John8_12Light

We have heard the original story many times, and seen it repeated, down through the ages, in innumerable forms: a woman targeted by lecherous men, innocence betrayed by treachery, power exercised in destructive selfishness. When we see goodness vindicated in this story, we feel a certain victory for the ages! Am I right?

While the story’s surface addresses sexual assault and false condemnation, its heart is about power and truth. Susanna and Daniel embody these virtues. The two corrupt judges manifest their distortion.

In our Gospel, Jesus proclaims his identity as the Light of the World. He confronts the Pharisees because they “judge by appearances” rather than by truth. They use their power to oppress rather than to free.

Power and truth suffer terribly in today’s world. They are obscured by the same darknesses we see in the story of Susanna – conspiracy, secrecy, false accusation, dissimulation, malfeasance, and total disregard for human pain. Ultimately, it is always the innocent and poor who suffer most in such an atmosphere.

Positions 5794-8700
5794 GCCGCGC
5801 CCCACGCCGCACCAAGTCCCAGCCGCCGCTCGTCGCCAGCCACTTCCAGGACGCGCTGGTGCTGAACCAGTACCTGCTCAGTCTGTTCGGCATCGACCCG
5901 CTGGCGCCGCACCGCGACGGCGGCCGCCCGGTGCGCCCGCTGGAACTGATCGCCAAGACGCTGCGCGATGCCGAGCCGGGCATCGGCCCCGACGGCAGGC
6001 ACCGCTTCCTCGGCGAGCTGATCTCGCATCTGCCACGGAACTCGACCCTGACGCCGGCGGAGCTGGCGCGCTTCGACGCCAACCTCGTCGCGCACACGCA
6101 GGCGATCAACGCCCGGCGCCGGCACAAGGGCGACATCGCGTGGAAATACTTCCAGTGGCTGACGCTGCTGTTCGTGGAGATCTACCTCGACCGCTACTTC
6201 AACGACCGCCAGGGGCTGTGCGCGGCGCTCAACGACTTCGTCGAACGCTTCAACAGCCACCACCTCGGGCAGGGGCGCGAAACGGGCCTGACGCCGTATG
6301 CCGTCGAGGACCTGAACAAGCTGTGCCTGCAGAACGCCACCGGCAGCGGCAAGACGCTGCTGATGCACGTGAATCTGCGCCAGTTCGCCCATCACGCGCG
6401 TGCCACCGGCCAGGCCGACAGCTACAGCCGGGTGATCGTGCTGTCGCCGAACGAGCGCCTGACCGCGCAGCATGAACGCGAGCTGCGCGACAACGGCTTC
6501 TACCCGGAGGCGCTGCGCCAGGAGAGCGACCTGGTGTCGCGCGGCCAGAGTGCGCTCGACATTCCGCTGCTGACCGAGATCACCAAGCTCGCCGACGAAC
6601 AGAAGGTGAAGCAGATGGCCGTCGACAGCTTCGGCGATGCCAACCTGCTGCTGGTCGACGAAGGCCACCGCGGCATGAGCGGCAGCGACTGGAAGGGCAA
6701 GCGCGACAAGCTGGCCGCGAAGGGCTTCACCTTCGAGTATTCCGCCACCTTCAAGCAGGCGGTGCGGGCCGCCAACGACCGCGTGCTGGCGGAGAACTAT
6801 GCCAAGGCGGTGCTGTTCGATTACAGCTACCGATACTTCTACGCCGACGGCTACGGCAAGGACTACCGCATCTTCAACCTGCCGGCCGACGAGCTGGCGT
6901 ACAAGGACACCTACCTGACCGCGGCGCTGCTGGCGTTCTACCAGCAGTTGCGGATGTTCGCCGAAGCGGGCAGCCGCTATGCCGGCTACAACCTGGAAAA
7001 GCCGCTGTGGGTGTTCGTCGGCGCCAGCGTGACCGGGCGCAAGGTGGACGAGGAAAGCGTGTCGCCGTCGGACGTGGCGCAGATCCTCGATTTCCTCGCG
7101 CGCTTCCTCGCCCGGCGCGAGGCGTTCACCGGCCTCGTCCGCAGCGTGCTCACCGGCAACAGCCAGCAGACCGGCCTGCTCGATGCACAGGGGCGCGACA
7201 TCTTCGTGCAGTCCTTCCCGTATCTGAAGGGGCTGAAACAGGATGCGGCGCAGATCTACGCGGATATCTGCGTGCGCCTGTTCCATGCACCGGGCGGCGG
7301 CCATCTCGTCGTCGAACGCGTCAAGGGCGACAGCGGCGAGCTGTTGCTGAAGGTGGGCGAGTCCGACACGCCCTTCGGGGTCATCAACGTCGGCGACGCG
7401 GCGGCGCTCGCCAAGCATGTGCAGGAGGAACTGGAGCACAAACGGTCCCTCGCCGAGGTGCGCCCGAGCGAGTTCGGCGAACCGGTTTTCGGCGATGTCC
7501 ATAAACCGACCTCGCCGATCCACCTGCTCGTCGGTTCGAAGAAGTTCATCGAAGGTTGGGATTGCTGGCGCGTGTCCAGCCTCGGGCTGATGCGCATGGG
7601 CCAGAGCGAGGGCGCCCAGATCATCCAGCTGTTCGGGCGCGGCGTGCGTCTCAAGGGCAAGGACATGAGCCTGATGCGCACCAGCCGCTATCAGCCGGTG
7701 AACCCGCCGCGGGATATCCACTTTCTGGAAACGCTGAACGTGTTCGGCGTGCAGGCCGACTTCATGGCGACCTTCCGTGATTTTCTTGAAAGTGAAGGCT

We pray today for Divine Light for every hidden darkness, for bravery like Daniel’s, for fidelity like Susanna’s, and for truthfulness to make us worthy of the Name of Christ.

Music: A mantra based on John 14 – The Spirit of Truth